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'Sunken Cities: Egypt's Lost Worlds' -British Museum


05-20-2016 00:50 BJT

A new exhibit at London's British Museum is introducing visitors to the gods of Egypt via the depths of the Mediterranean Sea. 'Sunken Cities: Egypt's Lost Worlds' features hundreds of relics from two Egyptian cities rediscovered beneath the seabed.

This colossal statue of Hapy (pron. "Happy"), God of the Nile Flood, was discovered underwater in what was the thriving ancient Egyptian seaport of Thonis-Heracleion.

 'Sunken Cities: Egypt's Lost Worlds' -British Museum

He's the star attraction of this new exhibit which tells the tales of two ancient-Egyptian cities recently rediscovered beneath the seabed.

The European team that found Hapy was led by Franck Goddio, director of the European Institute for Underwater Archeology.

"We came across an unbelievable statue - the statue of Hapy - it was broken into pieces, but when we found the face of that god, it was an unbelievable instant," said Franck Goddio, Director of European Institute for Underwater Archeology.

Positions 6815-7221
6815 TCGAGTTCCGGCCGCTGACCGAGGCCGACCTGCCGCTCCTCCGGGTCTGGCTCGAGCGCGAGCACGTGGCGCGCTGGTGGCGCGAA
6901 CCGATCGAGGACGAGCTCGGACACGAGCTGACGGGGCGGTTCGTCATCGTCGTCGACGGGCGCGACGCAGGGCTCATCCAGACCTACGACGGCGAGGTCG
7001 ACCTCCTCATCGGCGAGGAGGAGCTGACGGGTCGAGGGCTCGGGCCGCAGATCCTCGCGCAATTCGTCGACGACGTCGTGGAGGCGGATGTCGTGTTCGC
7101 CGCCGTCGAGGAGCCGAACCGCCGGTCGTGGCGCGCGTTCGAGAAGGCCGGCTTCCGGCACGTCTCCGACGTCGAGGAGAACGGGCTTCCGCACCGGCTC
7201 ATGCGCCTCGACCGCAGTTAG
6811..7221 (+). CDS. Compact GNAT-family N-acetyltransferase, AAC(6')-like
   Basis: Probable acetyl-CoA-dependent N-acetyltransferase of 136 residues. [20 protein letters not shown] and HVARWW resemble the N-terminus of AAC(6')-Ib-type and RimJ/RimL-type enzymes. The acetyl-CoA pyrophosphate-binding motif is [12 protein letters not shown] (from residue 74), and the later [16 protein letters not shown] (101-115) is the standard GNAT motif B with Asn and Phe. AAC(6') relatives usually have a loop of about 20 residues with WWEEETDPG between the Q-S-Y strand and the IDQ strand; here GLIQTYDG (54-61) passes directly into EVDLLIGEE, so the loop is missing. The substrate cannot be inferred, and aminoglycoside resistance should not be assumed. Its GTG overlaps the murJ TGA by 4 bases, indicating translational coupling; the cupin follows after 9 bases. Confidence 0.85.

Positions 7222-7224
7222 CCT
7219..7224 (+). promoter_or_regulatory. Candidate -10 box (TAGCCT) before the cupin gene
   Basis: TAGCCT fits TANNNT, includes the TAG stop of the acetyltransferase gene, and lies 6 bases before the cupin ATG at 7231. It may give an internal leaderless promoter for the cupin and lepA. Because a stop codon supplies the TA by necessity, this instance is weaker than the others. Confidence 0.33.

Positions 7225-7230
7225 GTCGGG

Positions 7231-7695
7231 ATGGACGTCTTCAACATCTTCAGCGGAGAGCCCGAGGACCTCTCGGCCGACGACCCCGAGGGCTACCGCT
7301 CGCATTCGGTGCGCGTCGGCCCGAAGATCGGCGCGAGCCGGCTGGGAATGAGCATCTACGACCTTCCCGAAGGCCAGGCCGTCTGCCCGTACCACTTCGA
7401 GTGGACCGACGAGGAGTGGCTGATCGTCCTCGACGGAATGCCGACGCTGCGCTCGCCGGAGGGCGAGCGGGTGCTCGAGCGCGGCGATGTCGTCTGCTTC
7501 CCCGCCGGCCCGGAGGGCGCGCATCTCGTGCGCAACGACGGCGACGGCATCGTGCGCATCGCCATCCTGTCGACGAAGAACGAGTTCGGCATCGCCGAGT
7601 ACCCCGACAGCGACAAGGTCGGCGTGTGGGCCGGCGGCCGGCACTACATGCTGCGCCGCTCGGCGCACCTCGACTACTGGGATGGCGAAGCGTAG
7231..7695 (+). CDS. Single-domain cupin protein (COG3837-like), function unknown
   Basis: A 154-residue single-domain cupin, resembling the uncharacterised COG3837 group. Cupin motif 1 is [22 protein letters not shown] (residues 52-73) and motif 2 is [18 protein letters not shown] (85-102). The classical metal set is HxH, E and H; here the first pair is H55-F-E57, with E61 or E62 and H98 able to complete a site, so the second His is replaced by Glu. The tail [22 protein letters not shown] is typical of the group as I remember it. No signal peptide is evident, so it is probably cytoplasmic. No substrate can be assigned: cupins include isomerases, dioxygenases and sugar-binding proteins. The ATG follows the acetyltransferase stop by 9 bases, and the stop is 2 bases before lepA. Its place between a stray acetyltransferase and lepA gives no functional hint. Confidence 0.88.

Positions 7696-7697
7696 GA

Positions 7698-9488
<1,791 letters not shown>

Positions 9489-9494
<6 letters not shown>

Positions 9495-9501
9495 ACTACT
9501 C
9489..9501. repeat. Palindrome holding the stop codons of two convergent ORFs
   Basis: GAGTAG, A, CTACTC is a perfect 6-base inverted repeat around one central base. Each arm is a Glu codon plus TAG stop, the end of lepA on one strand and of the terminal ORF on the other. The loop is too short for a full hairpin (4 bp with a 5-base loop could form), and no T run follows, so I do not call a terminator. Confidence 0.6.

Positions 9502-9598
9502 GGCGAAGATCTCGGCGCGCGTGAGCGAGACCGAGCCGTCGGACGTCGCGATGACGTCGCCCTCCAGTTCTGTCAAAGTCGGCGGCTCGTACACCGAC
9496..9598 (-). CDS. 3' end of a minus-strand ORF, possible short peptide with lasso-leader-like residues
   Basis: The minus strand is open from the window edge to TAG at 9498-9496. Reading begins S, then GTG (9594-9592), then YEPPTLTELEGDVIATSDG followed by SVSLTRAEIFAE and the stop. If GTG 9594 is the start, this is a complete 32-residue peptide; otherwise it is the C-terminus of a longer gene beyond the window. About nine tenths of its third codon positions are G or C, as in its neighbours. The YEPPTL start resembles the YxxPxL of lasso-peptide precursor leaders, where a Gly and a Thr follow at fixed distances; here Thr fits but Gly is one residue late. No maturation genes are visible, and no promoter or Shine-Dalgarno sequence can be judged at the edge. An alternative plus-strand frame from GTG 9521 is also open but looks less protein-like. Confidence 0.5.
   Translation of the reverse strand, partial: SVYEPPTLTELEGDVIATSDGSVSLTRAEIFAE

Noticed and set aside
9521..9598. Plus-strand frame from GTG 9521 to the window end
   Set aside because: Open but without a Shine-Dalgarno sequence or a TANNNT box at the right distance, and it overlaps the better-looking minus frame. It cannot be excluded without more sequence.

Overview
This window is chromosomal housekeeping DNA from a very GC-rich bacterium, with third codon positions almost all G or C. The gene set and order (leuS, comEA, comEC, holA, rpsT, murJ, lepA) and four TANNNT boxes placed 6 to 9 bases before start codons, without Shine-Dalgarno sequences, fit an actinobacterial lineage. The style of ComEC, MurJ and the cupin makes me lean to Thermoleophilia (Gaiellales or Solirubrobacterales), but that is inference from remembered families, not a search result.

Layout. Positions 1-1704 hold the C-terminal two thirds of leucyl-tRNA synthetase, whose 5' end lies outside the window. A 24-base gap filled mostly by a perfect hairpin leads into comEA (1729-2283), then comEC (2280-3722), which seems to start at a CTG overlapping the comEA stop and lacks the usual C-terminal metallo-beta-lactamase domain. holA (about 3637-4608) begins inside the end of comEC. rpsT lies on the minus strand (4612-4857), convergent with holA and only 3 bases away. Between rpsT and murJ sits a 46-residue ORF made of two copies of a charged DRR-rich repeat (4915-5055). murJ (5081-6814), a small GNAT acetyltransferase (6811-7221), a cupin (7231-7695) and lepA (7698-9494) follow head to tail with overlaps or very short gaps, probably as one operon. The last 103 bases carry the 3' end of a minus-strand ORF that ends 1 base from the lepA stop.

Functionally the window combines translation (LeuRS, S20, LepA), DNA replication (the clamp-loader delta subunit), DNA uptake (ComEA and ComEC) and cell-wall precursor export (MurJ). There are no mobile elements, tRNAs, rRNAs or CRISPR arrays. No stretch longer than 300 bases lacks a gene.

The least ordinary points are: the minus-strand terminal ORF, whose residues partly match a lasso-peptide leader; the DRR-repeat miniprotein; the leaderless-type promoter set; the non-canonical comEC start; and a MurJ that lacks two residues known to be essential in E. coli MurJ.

Ancient writings and Greek mythology record the cities of Thonis-Heracleion and Canopus, but for centuries they were believed to be lost.

But after sightings from a plane, a diving survey was organised in 1993, leading to the rediscovery in 1996.

Finds suggest the cities were inhabited until around 700 AD, but disappeared as a result of gradual subsidence into the sea - similar to that now being experienced in the Italian city of Venice today.

Between 1996 and 2012, the team continued to excavate the seabed. Over 200 finds are now on display at the British Museum, including statues, metalware, and gold jewellery. Due to the underwater setting, they are unusually well preserved.

This 300 BC statue of queen and goddess, Arsinoe II, from Canopus reveals a fusion of Egyptian and Greek styles.

But around half of the exhibition is dedicated to Osiris, the ruler of the underworld and one of the most important and popular gods in ancient Egypt.

For example, these models of barges, uncovered in a sacred waterway linking the two cities, are associated with the Mysteries of Osiris, an annual festival once celebrated across Egypt.

"We knew about the Mysteries of Osiris long before, because this was detailed in Egyptian sacred text or depicted on sacred walls of temples, so we knew that they were celebrated," said Lead curator Aurelia Masson-Berghoff. 

And there could be many more mysteries to uncover, as the archeologists estimate only about five percent of the sites has been excavated so far.

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